Just this week, Erdogan refused to express sympathy with France following the beheading of a French schoolteacher by an Islamist extremist, attacked Macron's own response to the murder, suggested the French president needed "some sort of mental treatment," and countered Macron's vow to crack down on Islamist radicals with calls for a boycott of French products.

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Less than a week before the US election, President Donald Trump is repeatedly questioning the legitimacy of the vote (if he doesn't win) over largely unsubstantiated claims of potential fraud in universal mail-in voting. But with absentee ballots coming in all-time highs in all states due to the coronavirus pandemic, some Americans worry that the system itself may not be able to handle such an influx of ballots, including those already cast by a record number of early voters. Whether or not you agree, Gallup data show that US citizens are now less confident that the election will be conducted accurately — and more concerned about election irregularities and voter suppression — than they were four years ago. We take a look at how Americans' views on these electoral integrity issues have changed from 2016 to 2020.

Belarus on strike: In recent days, the Belarusian streets have turned up the heat on strongman President Alexander Lukashenko, as thousands of state factory workers and students in Belarus heeded a call from opposition leader Svyatlana Tikhanouskaya to join a general strike. Protests have roiled the country since August, when Lukashenko, in power since 1994, won a presidential election widely regarded as rigged. Last Sunday, 100,000 people turned up in Minsk, the capital. Tikhanouskaya — who ran against Lukashenko in that election and is currently exiled in neighboring Lithuania — had demanded the president resign by October 26. When he didn't, the walkout began. In one of the most iconic moments of protest so far, a striking worker at a refrigerator factory climbed the plant's tower to record a dramatic call for Lukashenko to step down. Belarus has been hit with sanctions from the US and EU, both of which are calling on him to hold new elections, but so far he has shown no signs of backing down, deploying his riot police with the usual fury. Something's got to give, soon.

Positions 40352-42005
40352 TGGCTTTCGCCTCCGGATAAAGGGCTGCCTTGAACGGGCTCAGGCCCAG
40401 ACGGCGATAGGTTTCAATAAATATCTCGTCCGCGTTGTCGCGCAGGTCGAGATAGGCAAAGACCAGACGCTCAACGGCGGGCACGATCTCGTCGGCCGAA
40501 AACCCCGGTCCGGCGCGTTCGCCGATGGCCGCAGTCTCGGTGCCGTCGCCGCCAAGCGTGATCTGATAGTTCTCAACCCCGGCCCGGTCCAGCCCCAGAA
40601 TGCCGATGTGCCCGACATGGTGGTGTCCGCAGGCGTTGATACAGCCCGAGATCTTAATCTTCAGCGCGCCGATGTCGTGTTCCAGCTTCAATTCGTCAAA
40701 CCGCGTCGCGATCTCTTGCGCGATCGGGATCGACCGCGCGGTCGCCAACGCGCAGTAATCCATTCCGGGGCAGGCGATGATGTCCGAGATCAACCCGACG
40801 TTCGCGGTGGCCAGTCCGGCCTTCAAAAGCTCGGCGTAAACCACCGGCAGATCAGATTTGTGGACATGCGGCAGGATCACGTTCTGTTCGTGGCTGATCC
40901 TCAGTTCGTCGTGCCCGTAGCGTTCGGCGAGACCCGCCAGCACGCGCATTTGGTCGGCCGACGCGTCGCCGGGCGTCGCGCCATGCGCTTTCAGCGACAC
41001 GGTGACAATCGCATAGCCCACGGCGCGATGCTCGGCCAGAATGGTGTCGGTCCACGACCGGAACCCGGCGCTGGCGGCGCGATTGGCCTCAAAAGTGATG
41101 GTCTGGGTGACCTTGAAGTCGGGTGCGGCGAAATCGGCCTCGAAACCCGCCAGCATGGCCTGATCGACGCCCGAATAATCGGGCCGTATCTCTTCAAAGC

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Who does Vladimir Putin want to win the US election? Given the Kremlin's well-documented efforts to sway the 2016 vote in Donald Trump's favor, it's certainly a fair question. And while there's no solid evidence that Russian interference had any decisive effect on the outcome four years ago, the Trump administration itself says the Kremlin — and others — are now trying to mess with the election again.

So let's put you in Vladimir Putin's size 9 shoes as you weigh up Donald Trump vs Joe Biden while refreshing your own personal PyatTridsatVosem (FiveThirtyEight) up there in the Kremlin.